bodily secretions. The resident, attending, and I quickly put on sterile gowns, gloves, and masks and, encroaching on the woman’s privacy (though she didn’t
mind just then as she began to howl in pain with each uterine contraction),
stood in between her open legs at the entrance to the vagina, our hands ready to catch the baby.

With each muscular contraction of the uterus, the baby inched further and further out into the world. The resident coached the mother, imploring her to
push as she continued to scream. In a not-so-surreptitious manner, the father pulled out his iPhone as he stood by his wife’s head and hit “record” to
document the birth of the couple’s third child. He wore an enormous childlike grin as he did so, aware both of his
slight irreverence and of the imminent addition to his family.

After a few contractions, the baby’s full head emerged and the resident and attending supervised as I delivered the baby. My heart rate skyrocketed; I
sweated, trembled, and attempted desperately to remember the childbirth simulation I had been through one week earlier.

The delivery of a baby is not all that complicated when it’s first explained (here’s a proper

YouTube video of it
 — ignore the very corny soundtrack and beware the graphic nature of the video) but try doing it when the time comes and you freeze up very fast. In an
ideal world, as the baby’s head appears, one puts pressure on it so that it does not pop out and tear vaginal tissue. Make sure the head rotates so
that the baby faces the inner thigh of the mother (also known as external rotation). This rotation also allows one of the baby’s shoulders to emerge. Once
that shoulder is out, tip the baby towards the exited shoulder to allow the other emergent shoulder to exit as well. If you try to get both shoulders out
at once there is a danger of shoulder dystocia in the newborn — the shoulder of the infant
sticks behind the maternal pubic bones leading to anything from transient nerve paralysis in the baby’s arm to compression of the umbilical cord cutting
off oxygen supply to the child.

With the resident’s and attending’s hands near mine, I performed the delivery. As I angled the baby’s shoulders and allowed its body to exit the vagina, a
huge amount of fluid gushed out — a combination of amniotic fluid, some blood, liquid mucus, and vaginal discharge — and soaked my shoes and gown. Ignoring
this, I clutched the child to my stomach to prevent her from slipping out of my arms (not very smooth). You’re supposed to hold the baby in the left arm
with the head in the palm and the body resting on your forearm, not clutch the baby to your chest. When babies are born they are frighteningly slippery though.
And, fearful of dropping the baby, I used both arms and my abdomen to cradle the child, praying I would not drop her.

I held the neonate below the level of the vagina to allow the umbilical cord, which has vessels
that carry oxygenated blood to the baby in utero, to drain all the rest of the blood into the child before cutting it. The resident clamped the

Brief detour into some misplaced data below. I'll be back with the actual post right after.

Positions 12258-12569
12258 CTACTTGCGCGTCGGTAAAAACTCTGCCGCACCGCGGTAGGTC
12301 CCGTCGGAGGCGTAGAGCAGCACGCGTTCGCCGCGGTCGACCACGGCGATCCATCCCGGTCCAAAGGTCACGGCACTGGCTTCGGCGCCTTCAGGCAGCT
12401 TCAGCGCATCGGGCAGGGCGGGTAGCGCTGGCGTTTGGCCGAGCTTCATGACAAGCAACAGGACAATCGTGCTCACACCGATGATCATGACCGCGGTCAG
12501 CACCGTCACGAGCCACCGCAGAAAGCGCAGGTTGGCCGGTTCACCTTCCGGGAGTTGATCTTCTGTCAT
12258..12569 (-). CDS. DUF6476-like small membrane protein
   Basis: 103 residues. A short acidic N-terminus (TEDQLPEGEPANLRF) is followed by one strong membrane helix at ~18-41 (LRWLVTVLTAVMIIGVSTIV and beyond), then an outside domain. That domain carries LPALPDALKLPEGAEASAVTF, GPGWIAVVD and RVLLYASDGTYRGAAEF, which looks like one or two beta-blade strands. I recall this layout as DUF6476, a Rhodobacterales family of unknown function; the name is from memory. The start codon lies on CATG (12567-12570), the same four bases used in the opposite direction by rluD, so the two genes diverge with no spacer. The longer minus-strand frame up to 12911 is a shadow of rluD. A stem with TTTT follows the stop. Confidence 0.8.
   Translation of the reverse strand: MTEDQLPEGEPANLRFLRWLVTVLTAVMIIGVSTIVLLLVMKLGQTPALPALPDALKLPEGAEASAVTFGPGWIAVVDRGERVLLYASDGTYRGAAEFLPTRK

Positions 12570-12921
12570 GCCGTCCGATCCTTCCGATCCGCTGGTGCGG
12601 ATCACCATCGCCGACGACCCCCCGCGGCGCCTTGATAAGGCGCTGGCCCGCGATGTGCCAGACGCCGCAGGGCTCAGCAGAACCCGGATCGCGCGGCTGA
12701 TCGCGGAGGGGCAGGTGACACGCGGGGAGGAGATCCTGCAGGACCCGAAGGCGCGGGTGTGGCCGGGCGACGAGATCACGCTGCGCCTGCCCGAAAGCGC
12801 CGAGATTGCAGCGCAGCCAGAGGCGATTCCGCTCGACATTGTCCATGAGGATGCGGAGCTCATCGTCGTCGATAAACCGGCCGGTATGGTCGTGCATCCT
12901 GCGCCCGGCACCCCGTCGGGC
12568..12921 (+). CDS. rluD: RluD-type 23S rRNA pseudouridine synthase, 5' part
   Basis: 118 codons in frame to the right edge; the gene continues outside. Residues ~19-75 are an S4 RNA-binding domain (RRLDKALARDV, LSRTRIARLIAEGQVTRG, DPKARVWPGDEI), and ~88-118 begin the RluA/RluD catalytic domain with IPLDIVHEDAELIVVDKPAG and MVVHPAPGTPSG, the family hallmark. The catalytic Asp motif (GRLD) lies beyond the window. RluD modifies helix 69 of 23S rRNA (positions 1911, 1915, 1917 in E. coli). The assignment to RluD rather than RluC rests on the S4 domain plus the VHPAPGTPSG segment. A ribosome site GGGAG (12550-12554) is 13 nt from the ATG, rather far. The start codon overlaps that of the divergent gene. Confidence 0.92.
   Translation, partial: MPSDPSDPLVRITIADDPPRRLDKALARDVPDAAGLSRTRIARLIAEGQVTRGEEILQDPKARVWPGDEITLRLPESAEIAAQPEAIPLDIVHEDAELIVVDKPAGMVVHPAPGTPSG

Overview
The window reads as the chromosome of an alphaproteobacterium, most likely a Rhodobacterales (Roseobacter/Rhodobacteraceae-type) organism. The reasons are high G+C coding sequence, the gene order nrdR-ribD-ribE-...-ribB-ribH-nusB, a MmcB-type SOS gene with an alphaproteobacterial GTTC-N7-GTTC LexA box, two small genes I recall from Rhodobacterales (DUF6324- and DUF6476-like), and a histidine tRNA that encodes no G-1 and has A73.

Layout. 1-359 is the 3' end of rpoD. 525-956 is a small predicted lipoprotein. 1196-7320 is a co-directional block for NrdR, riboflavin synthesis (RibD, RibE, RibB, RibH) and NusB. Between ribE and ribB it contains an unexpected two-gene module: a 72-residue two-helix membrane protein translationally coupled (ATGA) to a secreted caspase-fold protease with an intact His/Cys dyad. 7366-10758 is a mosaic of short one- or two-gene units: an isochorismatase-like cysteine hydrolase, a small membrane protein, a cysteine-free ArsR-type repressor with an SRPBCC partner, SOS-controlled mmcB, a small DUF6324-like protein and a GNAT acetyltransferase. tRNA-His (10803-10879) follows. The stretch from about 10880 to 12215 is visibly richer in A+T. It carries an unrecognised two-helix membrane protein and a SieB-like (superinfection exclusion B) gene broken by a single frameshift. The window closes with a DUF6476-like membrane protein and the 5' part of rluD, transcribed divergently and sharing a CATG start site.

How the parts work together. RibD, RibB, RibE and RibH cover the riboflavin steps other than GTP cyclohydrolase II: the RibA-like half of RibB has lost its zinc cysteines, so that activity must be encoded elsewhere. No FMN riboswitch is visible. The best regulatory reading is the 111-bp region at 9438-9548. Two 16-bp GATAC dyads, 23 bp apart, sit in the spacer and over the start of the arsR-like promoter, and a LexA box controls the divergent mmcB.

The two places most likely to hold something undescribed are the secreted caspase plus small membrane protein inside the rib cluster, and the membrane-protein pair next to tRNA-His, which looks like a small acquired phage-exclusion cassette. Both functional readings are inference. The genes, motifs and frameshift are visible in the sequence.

umbilical cord on two ends, waited a bit, and then cut it. This prevents the two ends of the cord from bleeding. Simultaneously, the attending suctioned
out the baby’s nose and dried off the baby with a towel. Newborns are prone to temperature changes so we dry them off and then wrap them in a blanket to
keep them warm. The resident took the child from me and handed her over to her mother while the father continued to use his iPhone to record this remarkable moment. The mother bawled and even the father cried as his smile enlarged to one of complete and unreserved joy. Their perfectly healthy, new daughter held their rapt attention
and despite the commotion around them, nothing distracted the parents from this life.

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The pediatricians arrived in the room, examined the baby for any malformations (none were found, thankfully) and placed her in a hospital crib. We continued to deliver the placenta, tissue which attaches to the uterus
and allows for the umbilical vessels to exchange deoxygenated blood from the baby for oxygenated blood from the mother. It is semi-flat and looks very much like an alien organism
nonetheless it is crucial to the survival of the fetus. After the baby is born, if the placenta remains inside the uterus, there is a greater risk of
infection in the mother. I gently tugged on the umbilical cord while I massaged the lower abdomen with my other hand. This helps coax the placenta out of
the uterus and also helps to stem the bleeding from the uterus (uterine contraction is integral to cessation of bleeding postpartum). The placenta slowly
plopped into my hands; warm, squishy, and bloody. I placed it in a plastic tub and began to clean up all the tools, gowns, and gloves when the resident got a
call on her phone: another woman about to give birth two doors down. We rushed out.